Be Like Teflon: A recipe book that defies and celebrates tradition
A new spin on a flooded format, Be Like Teflon is an absorbing recipe book created by Jasleen Kaur as part of a series by Glasgow Women's Library
Finding a new flavour of recipe book seems like an impossible task in the days of the Great British Bake Off and a bazillion bakery blogs, but with Be Like Teflon, the Glasgow Women's Library and artist Jasleen Kaur have managed just that.
Alongside instructions for creating a variety of dishes, the reader finds a fascinating blend of conversations, anecdotes and titbits from the women of Indian heritage who're sharing their culinary secrets.
This unusual book is part of a limited-edition series that's been selected by a curatorial practice Panel. The series, collectively titled From Glasgow Women's Library, includes batch-made souvenirs all inspired by some aspect of the Library – from its history to its archives and collections.
At first glance, it may not be obvious how Be Like Teflon fits into this idea but a quick delve into the thinking behind the book makes everything clear. Jasleen uses the format of a recipe book to foreground voices she felt were missing from the library shelves. Panel worked with Kaur to develop the framework for a new recipe book for the Library involving women, based in Glasgow and London, connected directly to her family and her particular history.
Between the pages, Kaur has transcribed a selection of conversations with women of Indian heritage living in the UK and presented them alongside the recipes. So instead of a slick introduction to the dish or the sort of strange, life stories that cooking blogs seem to encourage, you get a small slice of life.
'Whether it's around a kitchen table or from the pages of a book, hearing the voices of resilient women is like having the companionship of a sister or mother – tender and sustaining, like maha di dhal on a sodden wet day in Glasgow,' Kaur says in her opening essay.
'With that innate knowledge of measuring by eye, atta, chawal, mirch, comes the wisdom of a woman's experience, as she tells us to, "be like teflon, be like teflon, don't let anything stick."'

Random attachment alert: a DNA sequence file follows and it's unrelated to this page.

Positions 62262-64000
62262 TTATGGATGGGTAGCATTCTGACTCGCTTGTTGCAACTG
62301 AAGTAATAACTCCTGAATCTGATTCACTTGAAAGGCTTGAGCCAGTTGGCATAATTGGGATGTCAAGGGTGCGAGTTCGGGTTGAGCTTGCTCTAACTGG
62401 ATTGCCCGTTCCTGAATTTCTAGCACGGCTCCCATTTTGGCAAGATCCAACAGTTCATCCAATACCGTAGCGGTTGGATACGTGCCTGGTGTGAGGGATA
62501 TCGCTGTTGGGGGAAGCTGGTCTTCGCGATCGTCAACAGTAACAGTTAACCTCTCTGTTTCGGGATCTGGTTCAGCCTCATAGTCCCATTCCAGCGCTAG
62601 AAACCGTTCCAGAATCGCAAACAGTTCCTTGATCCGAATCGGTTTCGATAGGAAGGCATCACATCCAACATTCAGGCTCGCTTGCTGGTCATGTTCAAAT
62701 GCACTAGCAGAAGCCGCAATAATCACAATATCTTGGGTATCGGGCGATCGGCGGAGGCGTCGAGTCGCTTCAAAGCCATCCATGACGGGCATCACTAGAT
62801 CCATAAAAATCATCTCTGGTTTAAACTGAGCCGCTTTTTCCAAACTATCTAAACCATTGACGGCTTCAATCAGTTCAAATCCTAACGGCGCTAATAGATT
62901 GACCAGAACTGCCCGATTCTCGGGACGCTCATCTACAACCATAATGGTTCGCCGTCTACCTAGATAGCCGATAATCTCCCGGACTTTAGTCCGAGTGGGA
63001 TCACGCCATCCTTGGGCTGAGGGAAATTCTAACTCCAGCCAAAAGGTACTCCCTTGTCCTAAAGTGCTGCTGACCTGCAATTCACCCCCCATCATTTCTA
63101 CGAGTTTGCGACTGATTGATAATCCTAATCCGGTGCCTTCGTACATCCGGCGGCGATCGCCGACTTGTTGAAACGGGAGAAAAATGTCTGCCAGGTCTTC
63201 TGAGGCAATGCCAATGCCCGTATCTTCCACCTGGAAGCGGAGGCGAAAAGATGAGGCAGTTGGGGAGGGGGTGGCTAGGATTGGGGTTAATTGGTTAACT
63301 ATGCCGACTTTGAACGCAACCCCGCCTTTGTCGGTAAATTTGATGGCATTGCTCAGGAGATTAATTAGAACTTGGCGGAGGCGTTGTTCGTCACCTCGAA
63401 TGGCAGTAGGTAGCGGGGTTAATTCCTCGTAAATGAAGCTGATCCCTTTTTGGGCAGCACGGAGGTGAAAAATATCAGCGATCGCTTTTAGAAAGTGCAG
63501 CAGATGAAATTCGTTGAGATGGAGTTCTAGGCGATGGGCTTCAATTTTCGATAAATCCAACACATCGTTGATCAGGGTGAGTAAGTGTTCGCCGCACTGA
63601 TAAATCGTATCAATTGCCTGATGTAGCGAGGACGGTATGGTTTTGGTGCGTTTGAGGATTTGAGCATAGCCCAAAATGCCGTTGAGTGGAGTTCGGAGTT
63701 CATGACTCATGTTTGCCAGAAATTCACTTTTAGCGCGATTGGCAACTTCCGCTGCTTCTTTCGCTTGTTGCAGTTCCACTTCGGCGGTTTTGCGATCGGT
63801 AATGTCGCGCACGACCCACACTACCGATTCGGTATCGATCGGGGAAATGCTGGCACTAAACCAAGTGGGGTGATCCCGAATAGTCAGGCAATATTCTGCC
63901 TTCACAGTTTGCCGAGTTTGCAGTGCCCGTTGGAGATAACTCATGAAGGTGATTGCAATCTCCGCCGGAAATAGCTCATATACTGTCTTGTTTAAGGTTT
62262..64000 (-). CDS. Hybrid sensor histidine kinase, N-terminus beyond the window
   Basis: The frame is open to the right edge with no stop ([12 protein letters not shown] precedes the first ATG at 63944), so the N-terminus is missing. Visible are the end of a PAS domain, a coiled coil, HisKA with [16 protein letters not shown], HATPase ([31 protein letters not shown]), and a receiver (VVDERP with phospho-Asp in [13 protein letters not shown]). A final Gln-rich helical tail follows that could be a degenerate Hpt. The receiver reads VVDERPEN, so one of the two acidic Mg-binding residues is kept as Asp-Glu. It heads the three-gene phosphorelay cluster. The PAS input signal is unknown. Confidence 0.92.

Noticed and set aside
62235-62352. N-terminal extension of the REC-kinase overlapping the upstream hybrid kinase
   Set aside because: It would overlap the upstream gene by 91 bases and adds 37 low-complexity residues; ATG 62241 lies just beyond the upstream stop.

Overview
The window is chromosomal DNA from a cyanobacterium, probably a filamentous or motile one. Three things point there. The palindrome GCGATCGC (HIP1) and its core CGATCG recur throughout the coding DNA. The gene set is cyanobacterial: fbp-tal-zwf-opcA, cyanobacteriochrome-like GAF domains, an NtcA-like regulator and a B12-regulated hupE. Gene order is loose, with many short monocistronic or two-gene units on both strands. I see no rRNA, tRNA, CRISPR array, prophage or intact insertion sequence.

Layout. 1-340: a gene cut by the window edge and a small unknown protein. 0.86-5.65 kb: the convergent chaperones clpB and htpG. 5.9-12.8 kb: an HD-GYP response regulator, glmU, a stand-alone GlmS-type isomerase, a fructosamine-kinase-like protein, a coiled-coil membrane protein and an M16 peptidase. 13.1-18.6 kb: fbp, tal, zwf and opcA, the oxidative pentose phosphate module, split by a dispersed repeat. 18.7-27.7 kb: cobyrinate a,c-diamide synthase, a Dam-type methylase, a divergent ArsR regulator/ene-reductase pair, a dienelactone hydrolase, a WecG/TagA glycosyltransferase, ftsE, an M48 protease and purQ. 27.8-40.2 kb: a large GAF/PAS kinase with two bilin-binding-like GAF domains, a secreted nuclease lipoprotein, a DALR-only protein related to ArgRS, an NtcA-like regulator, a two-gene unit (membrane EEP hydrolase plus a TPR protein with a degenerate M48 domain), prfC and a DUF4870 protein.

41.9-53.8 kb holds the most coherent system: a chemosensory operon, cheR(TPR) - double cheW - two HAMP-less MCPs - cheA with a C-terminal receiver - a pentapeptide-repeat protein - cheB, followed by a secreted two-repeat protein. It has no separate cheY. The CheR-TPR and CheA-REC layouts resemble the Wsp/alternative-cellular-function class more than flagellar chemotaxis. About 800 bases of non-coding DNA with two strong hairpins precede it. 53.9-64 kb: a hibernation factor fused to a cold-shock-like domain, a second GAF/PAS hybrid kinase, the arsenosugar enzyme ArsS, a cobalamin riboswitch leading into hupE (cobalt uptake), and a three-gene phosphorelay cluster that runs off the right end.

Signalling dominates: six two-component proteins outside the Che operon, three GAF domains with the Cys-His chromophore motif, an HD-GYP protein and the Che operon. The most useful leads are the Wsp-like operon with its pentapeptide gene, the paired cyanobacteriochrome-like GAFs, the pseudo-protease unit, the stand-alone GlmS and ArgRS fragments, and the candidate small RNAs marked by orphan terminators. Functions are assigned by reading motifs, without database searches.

The book itself has a solid yet also personal feel, printed on thick, colourful paper and protected by a separate plastic cover. You can easily imagine it splattered by an errant flick of a spoon mid-stir, but it's just as easy to picture it on a shelf surrounded by art books or indie zines (thanks largely to the cool graphic design from Kajsa Ståhl of Åbäke).
Don't be fooled into thinking this is a cosy commodity, though. This is a recipe book with a much larger message. 'It is both an inherited and personal trauma that drives this book.' Kaur explains. 'An acknowledgement of the silences, what is not said and not heard, the silencing of women in my life and, as I learn, in my cultural history too. A whole heritage of mistreatment, voicelessness and disempowerment, repeated again and again by a patriarchal force that keeps us quiet.'
Alongside Kaur's work, the project has supported new commissions by artists Ruth Ewan with Joy B-C, Sally Hackett with Anna Lewandowska-Mirska, Donna Wilson, Finch & Fouracre, and Kaisa Lassinaro with Maeve Redmond. It's well worth checking out this unusual series commemorating and supporting some of the excellent work of Glasgow Women's Library.
Find out more and buy your copy.